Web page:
As part of our continuing series of interviews with local colleges in conjunction with the 2018 George E. Prokus Veterans Education Fund, we interviewed Eric Buetikofer, Academic/Military Advisor from Bowling Green State University Nontraditional and Military Student Services Department. In this issue, we asked him to share his insight as a rep and what BGSU offers the veteran.
What’s the career outlook like for veterans? What should they be focusing on?
What does BGSU’s veteran program offer that is uniquely special?
BGSU has a number of veteran-preferred employers that we work with. I highly recommend new students start attending career fairs as soon as they start school rather than waiting until their final semester before graduation.
The majors that are most concentrated with military affiliated students at BGSU include the following:
- Forensic Science: Criminal Justice and Biology/Chemistry
- Quality Systems
- Management and Technology
Benefits & Finances
What are the most commonly asked questions by veterans when they meet with you?
The most common question I get is, what will my benefit cover at your school. This is a great question to ask is can be difficult to answer. There are a number of military education benefits out there and most prospective student qualify for more than one. Vet reps like myself can help them determine what benefit or combination of benefits will give them the best bang for their buck.
If a vet was considering applying to college, what should be in their portfolio?
As prospective students are preparing for college it is important that they have all their application materials in order. If you have attended other colleges or universities you need to be prepared to request official transcripts be sent to the school you are applying to. It is also important to remember to submit your military transcripts. You can obtain college credit for your military experience. The Air Force has the CCAF transcript and all other service branches utilize the (JST) Joint Services Transcript. Both are free to request.
When prospective students are looking to attend a new school there are two tracks that are part of the application process. The first is the student track that includes filling out an application, submitting transcripts and upon acceptance attending an orientation to schedule classes. The second track includes applying and accessing military education benefits. This can sometimes be the most important track because applying for education benefits can be time consuming. The earlier a student starts the process the better. It can take up to eight weeks from the initial VA benefit application to receive a Certificate of Eligibility, a document needed to use VA benefits at any school. Vet reps like myself can assist prospective students with everything mentioned above. We more or less act as alternative front doors to college or university.
Bowling Green Programs
Eric also shared that BGSU has a number of special programs available to military affiliated students.
One of our most well-known is our PAVE (Peer Advising for Veteran Education program). This is a peer advising program all new military affiliated students are enrolled in their first semester at BGSU. We find that our upperclassmen peer advisors can make the transition to school much easier for new students and allow them to be more successful at BGSU. We also have several programming activities available to students that include resume workshops among others.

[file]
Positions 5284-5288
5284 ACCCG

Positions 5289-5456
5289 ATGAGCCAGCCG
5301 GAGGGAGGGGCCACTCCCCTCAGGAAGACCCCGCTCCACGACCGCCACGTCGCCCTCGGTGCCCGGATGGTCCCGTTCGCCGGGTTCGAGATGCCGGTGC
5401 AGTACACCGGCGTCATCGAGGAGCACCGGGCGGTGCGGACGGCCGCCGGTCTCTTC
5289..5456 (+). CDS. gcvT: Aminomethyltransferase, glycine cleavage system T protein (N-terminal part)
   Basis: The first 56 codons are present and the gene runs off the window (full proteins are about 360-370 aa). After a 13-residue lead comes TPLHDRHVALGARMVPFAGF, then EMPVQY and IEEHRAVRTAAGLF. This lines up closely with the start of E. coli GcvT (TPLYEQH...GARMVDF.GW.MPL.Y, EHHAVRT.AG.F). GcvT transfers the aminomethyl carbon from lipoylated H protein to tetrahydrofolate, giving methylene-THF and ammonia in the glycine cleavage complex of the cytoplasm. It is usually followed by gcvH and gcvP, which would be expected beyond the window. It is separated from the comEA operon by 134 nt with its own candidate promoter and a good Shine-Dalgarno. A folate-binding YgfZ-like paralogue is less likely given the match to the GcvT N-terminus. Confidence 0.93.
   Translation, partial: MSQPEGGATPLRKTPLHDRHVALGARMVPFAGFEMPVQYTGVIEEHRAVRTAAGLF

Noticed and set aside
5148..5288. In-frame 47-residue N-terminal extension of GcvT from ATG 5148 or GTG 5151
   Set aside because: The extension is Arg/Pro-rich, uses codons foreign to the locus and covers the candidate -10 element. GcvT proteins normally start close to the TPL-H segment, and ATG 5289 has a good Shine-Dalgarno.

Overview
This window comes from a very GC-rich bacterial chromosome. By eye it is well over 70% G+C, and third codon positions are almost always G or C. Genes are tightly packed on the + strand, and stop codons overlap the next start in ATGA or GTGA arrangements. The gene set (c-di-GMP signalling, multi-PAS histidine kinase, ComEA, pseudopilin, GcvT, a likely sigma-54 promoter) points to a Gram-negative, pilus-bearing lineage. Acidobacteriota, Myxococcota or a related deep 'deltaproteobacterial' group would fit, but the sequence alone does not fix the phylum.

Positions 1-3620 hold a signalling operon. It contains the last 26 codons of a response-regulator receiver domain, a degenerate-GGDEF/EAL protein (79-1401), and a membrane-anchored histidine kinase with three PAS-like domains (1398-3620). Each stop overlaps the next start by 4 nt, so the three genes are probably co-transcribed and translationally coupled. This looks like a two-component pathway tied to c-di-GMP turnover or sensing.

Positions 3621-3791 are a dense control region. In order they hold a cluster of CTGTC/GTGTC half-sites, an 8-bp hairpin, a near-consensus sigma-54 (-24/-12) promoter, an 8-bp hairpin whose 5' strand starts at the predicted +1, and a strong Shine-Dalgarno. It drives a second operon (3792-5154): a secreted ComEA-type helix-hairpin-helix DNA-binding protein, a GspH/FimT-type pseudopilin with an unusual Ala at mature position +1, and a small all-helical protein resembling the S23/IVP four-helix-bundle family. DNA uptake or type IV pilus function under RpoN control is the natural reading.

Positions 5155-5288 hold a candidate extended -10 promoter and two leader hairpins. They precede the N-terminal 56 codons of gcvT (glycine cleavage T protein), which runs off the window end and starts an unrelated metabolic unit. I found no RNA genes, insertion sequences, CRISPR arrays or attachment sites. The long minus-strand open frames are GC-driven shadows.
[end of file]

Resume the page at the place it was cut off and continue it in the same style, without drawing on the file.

Meeting with BGSU
The Nontraditional and Military Student Services is open to all prospective and current Military affiliated students. In order to better serve the vet population, they have extended office hours on Tuesday and Wednesday until 7pm. Otherwise the office is open M-F 8am -5pm. Reps prefer that students make an appointment by calling 419-372-8136 but they can easily accept walk-ins. Most students start the conversation with an email NTMSS@BGSU.edu or a phone call.
What’s the best piece of advice you would give a collegiate vet?
Managing your finances is key when starting school. All students using a VA education benefit for the first time when attending a new school experience a delay in initial payment that can last up to three months. Back pay is always given with the initial payment but this loss of income can be detrimental to a new student’s success. Paying for necessities such as rent, utilities, and food is important but there are other fees that a new student needs to consider such as purchasing textbooks and a parking pass.
United States Vets Inc. would like to thank Eric and the Bowling Green State University’s Nontraditional and Military Student Services Department for sharing this valuable information with our collegiate veterans. To learn more about the university and the veterans department, go to www.bgsu.edu/Veteran.
Applications for the George E. Prokos Veteran Education Fund are now being accepted. United States Vets Inc. awards $5,000 each year to a collegiate veteran currently enrolled or accepted to an accredited college. This fund helps to offset the financial challenges that the veteran student faces and are not covered by any benefits. Application and guidelines can be found at our website.